10 killer Windows Server 2012 Features

Although different IT departments and datacenters have varying needs for certain technologies and tools, there are several new capabilities in Windows Server 2012 that most system administrators will appreciate.  There is so much that is new or tweaked in Windows Server 2012, it is really easy to get lost in the noise of the vast feature set. Here, I name the most impressive and critical among them.
These are features most IT departments across the board can benefit from, no matter what their size or industry:

NIC Teaming:
This is a much desired feature in datacenters: the ability to team multiple network adapters to aggregate bandwidth and provide failover.
Previously, in order to deploy this feature in Windows Servers, sys admins had to rely on third-party vendors.
For example, for fault tolerant NIC teaming, Microsoft had advised that network adapter vendors were the ones to go to for support.
In Windows Server 2008 R2 NIC teaming is also achieved by installing the Microsoft Failover Cluster Virtual Adapter. However, based on demos Microsoft previewed, this is the first time Microsoft offers in-the-box NIC teaming of up to 32 NICs (theoretically) with no dependency on the type of network cards installed.

Live Migration:
Windows Server 2012’s Hyper-V VM Mobility migrates virtual machines between hosts within a datacenter or on separate networks.
Migrations happen with no downtime and no disruption of connected clients.
Sys admins can perform migrations without having to implement clustering or without any shared infrastructure.

AD Recycle Bin:
The Active Directory Recycle Bin is a new GUI add-on with the Active Directory Administrative Center.
With it, admins can view and restore any deleted AD objects.
Objects can be restored to their original location or to a new container.
Although the ability to restored deleted AD objects is not a new capability, it was done in 2008 R2 with scripting.
Now, admins can quickly get accidently deleted items restored with the AD Recycle Bin.

Intellisense Powershell:
Microsoft is advocating sys admins using PowerShell to manage Windows environments.
A few advantages include the ability to manage remotely, and being able to manage tasks at a very granular level—more so that with the GUI.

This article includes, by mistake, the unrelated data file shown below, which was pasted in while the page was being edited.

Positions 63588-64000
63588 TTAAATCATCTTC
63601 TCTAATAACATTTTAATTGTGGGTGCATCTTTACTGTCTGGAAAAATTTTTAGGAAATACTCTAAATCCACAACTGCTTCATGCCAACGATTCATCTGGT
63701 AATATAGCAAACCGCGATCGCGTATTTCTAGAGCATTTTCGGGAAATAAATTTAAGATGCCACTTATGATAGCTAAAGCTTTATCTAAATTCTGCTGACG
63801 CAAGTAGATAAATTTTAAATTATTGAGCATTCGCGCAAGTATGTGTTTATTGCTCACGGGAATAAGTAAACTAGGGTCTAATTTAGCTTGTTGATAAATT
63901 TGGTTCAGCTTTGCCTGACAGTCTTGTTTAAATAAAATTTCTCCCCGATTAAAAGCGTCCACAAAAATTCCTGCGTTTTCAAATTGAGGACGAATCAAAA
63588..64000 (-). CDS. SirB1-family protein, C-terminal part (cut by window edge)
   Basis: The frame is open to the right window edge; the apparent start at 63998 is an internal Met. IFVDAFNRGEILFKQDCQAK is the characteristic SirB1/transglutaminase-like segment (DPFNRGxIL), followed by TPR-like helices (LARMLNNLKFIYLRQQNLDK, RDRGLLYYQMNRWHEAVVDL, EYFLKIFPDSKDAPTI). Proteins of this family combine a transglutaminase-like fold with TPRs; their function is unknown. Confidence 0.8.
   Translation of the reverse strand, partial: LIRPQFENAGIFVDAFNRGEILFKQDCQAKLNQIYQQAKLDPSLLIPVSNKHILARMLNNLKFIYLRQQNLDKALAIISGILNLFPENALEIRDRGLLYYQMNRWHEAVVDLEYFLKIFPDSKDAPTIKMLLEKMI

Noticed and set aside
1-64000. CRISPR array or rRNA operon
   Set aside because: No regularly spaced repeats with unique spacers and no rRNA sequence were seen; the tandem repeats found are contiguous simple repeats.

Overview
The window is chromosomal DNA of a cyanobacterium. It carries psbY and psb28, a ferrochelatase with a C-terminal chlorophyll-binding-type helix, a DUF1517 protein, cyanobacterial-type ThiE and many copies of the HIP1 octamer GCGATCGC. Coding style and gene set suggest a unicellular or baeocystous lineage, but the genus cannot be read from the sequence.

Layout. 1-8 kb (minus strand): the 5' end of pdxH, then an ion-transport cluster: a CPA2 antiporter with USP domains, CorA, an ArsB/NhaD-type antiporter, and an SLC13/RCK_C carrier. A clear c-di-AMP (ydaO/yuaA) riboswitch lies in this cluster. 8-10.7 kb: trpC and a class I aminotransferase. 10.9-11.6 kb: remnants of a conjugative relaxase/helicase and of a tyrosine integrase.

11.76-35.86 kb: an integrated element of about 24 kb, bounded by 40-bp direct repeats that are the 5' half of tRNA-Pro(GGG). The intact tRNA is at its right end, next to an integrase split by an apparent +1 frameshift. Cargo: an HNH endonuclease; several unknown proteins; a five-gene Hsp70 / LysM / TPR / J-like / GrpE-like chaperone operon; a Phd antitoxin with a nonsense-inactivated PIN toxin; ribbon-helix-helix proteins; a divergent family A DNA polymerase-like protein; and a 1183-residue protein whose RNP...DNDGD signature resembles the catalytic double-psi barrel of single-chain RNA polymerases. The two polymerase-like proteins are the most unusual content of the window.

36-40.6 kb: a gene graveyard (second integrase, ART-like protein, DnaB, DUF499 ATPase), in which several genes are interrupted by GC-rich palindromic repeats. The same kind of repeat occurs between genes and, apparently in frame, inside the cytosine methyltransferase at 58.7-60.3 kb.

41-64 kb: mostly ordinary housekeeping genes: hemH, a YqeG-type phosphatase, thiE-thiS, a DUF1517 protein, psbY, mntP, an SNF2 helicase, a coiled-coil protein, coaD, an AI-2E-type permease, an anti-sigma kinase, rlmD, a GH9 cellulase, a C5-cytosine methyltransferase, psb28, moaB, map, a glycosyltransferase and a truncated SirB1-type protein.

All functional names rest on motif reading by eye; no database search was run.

Plus, scripting allows admins to perform batch runs and schedule tasks.
The problem is there are sys admins who are unfamiliar with PowerShell.
Microsoft has incorporated Intellisense in PowerShell, which auto fills-in appropriate command line syntax as admins type, taking a lot of the guess work out of what appropriate PowerShell syntax should be.

DC replication:
Windows Server 8 allows for fast deployment of Domain Controllers (DC) with virtual DC cloning.
You can create replicas of DCs by cloning an existing one.
DC can also be physical or virtual.
DC replication is a great disaster recovery option—you can quickly recover an entire forest.
A new option, “Allow this DC to create a clone,” makes a machine replicable.
Admins can also run a PowerShell cmdlet to check if there are any unrecognized services running on a DC that cannot be cloned.

Cluster Aware Updating:
Another feature implemented due to customer demand, Cluster Aware Updating (CAU), provides much management relief for system admins.
Previously, when performing Windows updates on clustered machines, all or some of those machines typically had to be taken offline.
Updating clusters involved much planning and possible scheduled downtime.
Windows Server 8 updating tools now feature cluster-awareness.
CAU updates all nodes in a cluster in an automated way with no downtime of machines in the cluster.

Claim Definitions:
Claim definitions are used in Windows Server 2012 for controlling access and auditing information.
With this feature, files can be identified to have sensitive information—for example, documents that contain the word “confidential” or have social security numbers.
Admins can use Group Policy and Active Directory to setup the users who should or should not have access to these sensitive files.

Storage across Remote SMB 2.2 File Shares:
In Windows Server 2012 access to shared storage is done by accessing file shares.
The latest Windows OS does not employ logical unit numbers (LUNs) to identify logical units in a storage system.
By using shared storage across SMB 2.3, admins have easier provisioning and management of shared storage by using regular file shares.
This means you can have sophisticated shared storage of data from a variety of file servers—client files, VMs, databases—without a storage guru.

Hyper-V Network Switch:
Hyper-V now has a virtual switch that handles traffic between VMs, the external network, and the host machines.
It’s more than that, though. It’s extensible, which means extensions and solutions can (and very likely, will) be created to offer extra Hyper-V functionality, such as content security and filtering, customized management interfaces, traffic monitoring, and more.

Flexible Deployment:
With Windows Server 2008, admins had the option to install a full version of the OS, or a more lightweight core version.
Once you chose one install mode, you had to do a complete reinstall to get the server into another mode. Not so with Windows Server 2012.
Install modes can switch from full, to core, to full server without parts of the graphical shell. You can move back and forth between these modes without having to do a reinstall of the OS.
This is ideal if, for example, the server is in core mode but you need the full GUI to install a third-party application.

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